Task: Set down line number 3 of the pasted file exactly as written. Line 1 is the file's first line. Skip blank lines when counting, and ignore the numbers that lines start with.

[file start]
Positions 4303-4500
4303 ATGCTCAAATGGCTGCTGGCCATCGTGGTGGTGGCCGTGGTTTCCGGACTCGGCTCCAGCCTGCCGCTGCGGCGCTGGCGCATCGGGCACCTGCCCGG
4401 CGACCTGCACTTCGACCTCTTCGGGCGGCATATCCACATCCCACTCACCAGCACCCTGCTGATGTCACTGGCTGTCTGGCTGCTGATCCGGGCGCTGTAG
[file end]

4401 CGACCTGCACTTCGACCTCTTCGGGCGGCATATCCACATCCCACTCACCAGCACCCTGCTGATGTCACTGGCTGTCTGGCTGCTGATCCGGGCGCTGTAG